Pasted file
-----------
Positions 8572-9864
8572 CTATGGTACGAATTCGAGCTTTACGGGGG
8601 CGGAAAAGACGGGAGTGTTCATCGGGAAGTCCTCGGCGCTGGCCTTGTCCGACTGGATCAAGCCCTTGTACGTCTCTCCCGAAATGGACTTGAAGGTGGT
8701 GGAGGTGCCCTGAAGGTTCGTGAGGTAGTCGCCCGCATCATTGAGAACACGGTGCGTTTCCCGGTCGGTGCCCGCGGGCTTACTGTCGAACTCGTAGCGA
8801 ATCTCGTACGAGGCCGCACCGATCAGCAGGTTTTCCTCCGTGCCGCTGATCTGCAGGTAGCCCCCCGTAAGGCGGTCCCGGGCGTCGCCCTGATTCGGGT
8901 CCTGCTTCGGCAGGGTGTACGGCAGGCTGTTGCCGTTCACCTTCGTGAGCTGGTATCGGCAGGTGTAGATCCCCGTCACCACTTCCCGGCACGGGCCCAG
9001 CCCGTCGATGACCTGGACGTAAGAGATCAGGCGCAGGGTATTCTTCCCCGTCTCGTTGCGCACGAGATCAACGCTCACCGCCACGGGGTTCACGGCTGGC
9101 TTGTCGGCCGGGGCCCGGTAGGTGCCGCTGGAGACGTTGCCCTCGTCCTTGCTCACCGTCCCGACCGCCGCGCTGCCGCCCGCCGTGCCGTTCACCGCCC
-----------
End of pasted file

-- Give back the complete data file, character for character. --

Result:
Positions 8572-9864
8572 CTATGGTACGAATTCGAGCTTTACGGGGG
8601 CGGAAAAGACGGGAGTGTTCATCGGGAAGTCCTCGGCGCTGGCCTTGTCCGACTGGATCAAGCCCTTGTACGTCTCTCCCGAAATGGACTTGAAGGTGGT
8701 GGAGGTGCCCTGAAGGTTCGTGAGGTAGTCGCCCGCATCATTGAGAACACGGTGCGTTTCCCGGTCGGTGCCCGCGGGCTTACTGTCGAACTCGTAGCGA
8801 ATCTCGTACGAGGCCGCACCGATCAGCAGGTTTTCCTCCGTGCCGCTGATCTGCAGGTAGCCCCCCGTAAGGCGGTCCCGGGCGTCGCCCTGATTCGGGT
8901 CCTGCTTCGGCAGGGTGTACGGCAGGCTGTTGCCGTTCACCTTCGTGAGCTGGTATCGGCAGGTGTAGATCCCCGTCACCACTTCCCGGCACGGGCCCAG
9001 CCCGTCGATGACCTGGACGTAAGAGATCAGGCGCAGGGTATTCTTCCCCGTCTCGTTGCGCACGAGATCAACGCTCACCGCCACGGGGTTCACGGCTGGC
9101 TTGTCGGCCGGGGCCCGGTAGGTGCCGCTGGAGACGTTGCCCTCGTCCTTGCTCACCGTCCCGACCGCCGCGCTGCCGCCCGCCGTGCCGTTCACCGCCC